by Caroline Jones, MSW, Doorways for Women and Families President and CEO
Historically, approaches to ending homelessness and those for ending IPV have operated, at best, in parallel. Despite evidence that domestic violence is a leading cause of homelessness among women, youth, and families and that abuse and its impacts continue long after survivors leave relationships, very few survivor-centered housing options exist. But this is beginning to change. Ending homelessness for families and youth is now a national priority. In response to this shift, several IPV providers have developed promising models for safely and stably housing survivors while ensuring survivors have the support and empowerment necessary to move forward after abuse. Continue reading on How Housing Matters.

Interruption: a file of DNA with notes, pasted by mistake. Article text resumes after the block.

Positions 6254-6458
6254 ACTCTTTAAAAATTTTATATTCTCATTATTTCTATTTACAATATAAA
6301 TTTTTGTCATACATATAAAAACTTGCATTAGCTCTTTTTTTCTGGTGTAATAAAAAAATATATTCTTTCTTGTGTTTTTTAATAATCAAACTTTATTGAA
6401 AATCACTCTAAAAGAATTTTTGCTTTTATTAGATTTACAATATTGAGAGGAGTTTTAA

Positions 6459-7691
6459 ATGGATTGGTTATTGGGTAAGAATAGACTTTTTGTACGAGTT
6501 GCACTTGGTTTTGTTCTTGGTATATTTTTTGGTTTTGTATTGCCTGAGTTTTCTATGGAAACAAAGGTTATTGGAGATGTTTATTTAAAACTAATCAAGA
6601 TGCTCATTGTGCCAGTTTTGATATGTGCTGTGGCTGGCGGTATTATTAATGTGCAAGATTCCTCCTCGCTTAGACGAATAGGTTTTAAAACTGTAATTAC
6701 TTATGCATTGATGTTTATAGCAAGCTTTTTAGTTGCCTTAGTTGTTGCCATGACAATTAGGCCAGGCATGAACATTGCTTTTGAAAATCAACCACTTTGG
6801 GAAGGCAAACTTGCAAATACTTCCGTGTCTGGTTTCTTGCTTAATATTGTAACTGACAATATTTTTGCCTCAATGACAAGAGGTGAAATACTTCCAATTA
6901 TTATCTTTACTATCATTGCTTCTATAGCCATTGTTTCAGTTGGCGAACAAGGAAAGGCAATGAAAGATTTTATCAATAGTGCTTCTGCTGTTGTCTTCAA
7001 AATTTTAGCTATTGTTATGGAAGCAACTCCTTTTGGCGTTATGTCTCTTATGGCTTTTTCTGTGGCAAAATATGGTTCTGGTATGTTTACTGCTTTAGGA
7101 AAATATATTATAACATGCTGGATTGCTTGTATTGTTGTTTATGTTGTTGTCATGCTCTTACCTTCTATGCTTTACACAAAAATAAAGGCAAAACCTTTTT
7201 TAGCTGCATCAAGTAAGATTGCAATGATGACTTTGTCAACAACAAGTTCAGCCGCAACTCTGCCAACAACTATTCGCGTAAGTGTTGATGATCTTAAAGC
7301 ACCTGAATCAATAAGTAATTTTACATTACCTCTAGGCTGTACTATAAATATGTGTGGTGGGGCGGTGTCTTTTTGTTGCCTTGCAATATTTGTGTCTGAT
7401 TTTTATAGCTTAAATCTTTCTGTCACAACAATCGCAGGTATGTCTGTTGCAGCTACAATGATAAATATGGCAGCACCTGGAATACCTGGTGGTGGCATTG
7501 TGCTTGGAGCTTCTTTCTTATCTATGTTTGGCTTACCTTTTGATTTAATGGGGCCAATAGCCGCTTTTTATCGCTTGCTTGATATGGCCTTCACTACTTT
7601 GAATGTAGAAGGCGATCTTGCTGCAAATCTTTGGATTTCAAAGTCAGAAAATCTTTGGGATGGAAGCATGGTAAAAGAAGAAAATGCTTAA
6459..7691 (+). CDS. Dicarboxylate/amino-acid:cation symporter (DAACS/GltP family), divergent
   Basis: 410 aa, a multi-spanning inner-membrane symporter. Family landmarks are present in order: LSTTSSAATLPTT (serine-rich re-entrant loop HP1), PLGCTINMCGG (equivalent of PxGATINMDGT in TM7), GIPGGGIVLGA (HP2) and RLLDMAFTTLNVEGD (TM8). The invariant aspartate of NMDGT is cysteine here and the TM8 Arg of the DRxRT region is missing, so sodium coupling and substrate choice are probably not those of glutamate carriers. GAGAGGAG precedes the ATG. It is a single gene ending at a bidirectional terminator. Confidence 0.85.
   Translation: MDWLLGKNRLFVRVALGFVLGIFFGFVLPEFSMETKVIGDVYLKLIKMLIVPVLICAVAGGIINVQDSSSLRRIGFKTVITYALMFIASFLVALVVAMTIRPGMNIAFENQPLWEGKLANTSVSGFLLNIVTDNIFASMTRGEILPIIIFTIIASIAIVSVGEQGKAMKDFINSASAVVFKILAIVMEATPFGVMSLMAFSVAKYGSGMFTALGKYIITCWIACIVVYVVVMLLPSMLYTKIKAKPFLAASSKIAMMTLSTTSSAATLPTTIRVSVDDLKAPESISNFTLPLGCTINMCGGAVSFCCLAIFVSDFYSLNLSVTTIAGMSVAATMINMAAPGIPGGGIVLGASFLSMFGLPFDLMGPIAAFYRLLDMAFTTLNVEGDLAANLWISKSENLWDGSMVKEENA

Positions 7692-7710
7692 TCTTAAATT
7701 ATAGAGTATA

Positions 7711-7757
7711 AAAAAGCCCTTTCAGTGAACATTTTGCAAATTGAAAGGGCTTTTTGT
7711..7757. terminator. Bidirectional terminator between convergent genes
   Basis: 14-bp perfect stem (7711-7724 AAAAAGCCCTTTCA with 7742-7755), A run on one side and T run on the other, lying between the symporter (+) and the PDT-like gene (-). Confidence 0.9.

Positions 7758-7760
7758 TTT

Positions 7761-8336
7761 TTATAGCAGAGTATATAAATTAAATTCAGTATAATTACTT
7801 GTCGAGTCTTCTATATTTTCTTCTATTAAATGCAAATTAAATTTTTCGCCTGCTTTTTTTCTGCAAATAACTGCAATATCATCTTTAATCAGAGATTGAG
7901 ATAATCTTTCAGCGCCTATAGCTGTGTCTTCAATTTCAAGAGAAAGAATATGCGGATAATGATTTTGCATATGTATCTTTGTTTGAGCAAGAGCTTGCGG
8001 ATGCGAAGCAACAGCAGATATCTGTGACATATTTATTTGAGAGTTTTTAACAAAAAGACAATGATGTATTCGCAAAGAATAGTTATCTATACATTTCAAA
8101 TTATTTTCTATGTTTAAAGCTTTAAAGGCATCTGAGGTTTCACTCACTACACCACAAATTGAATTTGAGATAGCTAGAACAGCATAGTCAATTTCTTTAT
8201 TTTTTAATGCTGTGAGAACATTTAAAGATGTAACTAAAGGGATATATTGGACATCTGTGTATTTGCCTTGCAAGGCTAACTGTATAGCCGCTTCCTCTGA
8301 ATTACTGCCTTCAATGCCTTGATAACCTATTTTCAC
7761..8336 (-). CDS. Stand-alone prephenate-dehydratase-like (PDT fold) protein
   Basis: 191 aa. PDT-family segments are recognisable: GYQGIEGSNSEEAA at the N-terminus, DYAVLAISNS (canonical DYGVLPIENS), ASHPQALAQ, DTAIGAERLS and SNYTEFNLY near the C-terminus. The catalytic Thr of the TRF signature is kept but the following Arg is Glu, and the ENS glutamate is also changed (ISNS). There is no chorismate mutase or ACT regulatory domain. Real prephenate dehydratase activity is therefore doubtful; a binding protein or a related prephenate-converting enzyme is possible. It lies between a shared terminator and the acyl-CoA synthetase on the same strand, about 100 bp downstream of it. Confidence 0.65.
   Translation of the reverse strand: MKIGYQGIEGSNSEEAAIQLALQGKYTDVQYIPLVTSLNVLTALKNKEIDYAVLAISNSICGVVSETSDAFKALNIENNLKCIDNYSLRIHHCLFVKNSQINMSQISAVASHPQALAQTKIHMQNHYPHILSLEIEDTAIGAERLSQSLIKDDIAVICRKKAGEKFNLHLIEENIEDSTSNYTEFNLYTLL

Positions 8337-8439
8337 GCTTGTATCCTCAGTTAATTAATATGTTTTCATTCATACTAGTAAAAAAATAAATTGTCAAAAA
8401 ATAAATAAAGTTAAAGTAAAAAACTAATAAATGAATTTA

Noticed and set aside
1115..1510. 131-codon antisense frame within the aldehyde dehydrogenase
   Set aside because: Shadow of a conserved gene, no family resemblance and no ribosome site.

Alignment of housing and intimate partner violence services can better serve survivors and better prevent cycles of abuse and instability, says @DoorwaysVA https://t.co/5OXNqMZgdI pic.twitter.com/PLNbrEcnPn
— How Housing Matters (@Housing360) May 16, 2019